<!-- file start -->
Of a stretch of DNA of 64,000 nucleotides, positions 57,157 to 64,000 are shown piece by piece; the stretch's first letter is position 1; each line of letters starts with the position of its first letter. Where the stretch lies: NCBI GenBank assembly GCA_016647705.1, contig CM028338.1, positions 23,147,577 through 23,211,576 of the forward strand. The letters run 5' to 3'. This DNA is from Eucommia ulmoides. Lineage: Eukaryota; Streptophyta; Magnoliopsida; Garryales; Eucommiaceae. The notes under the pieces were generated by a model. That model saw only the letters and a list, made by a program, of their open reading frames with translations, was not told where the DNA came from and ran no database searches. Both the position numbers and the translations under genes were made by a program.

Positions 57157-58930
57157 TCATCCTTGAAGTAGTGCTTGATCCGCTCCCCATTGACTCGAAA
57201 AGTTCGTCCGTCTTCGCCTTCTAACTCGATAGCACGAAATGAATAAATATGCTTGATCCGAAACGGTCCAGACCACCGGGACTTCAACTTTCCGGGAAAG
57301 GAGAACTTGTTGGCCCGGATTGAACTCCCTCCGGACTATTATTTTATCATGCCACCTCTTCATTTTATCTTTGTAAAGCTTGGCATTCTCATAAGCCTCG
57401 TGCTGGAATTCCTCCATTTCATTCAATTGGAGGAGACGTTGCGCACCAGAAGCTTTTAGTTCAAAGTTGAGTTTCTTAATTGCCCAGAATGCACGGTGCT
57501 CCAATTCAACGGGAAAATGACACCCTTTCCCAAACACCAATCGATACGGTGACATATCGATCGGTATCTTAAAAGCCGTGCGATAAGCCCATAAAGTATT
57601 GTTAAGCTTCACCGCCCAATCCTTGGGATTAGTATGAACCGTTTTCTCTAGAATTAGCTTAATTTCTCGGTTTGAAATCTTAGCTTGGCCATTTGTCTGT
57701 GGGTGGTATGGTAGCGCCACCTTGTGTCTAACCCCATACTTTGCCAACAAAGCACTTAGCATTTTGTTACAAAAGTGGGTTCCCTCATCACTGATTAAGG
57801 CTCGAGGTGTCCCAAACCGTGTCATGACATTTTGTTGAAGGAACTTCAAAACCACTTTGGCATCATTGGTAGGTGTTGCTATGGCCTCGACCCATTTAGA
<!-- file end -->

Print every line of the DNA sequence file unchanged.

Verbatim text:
Of a stretch of DNA of 64,000 nucleotides, positions 57,157 to 64,000 are shown piece by piece; the stretch's first letter is position 1; each line of letters starts with the position of its first letter. Where the stretch lies: NCBI GenBank assembly GCA_016647705.1, contig CM028338.1, positions 23,147,577 through 23,211,576 of the forward strand. The letters run 5' to 3'. This DNA is from Eucommia ulmoides. Lineage: Eukaryota; Streptophyta; Magnoliopsida; Garryales; Eucommiaceae. The notes under the pieces were generated by a model. That model saw only the letters and a list, made by a program, of their open reading frames with translations, was not told where the DNA came from and ran no database searches. Both the position numbers and the translations under genes were made by a program.

Positions 57157-58930
57157 TCATCCTTGAAGTAGTGCTTGATCCGCTCCCCATTGACTCGAAA
57201 AGTTCGTCCGTCTTCGCCTTCTAACTCGATAGCACGAAATGAATAAATATGCTTGATCCGAAACGGTCCAGACCACCGGGACTTCAACTTTCCGGGAAAG
57301 GAGAACTTGTTGGCCCGGATTGAACTCCCTCCGGACTATTATTTTATCATGCCACCTCTTCATTTTATCTTTGTAAAGCTTGGCATTCTCATAAGCCTCG
57401 TGCTGGAATTCCTCCATTTCATTCAATTGGAGGAGACGTTGCGCACCAGAAGCTTTTAGTTCAAAGTTGAGTTTCTTAATTGCCCAGAATGCACGGTGCT
57501 CCAATTCAACGGGAAAATGACACCCTTTCCCAAACACCAATCGATACGGTGACATATCGATCGGTATCTTAAAAGCCGTGCGATAAGCCCATAAAGTATT
57601 GTTAAGCTTCACCGCCCAATCCTTGGGATTAGTATGAACCGTTTTCTCTAGAATTAGCTTAATTTCTCGGTTTGAAATCTTAGCTTGGCCATTTGTCTGT
57701 GGGTGGTATGGTAGCGCCACCTTGTGTCTAACCCCATACTTTGCCAACAAAGCACTTAGCATTTTGTTACAAAAGTGGGTTCCCTCATCACTGATTAAGG
57801 CTCGAGGTGTCCCAAACCGTGTCATGACATTTTGTTGAAGGAACTTCAAAACCACTTTGGCATCATTGGTAGGTGTTGCTATGGCCTCGACCCATTTAGA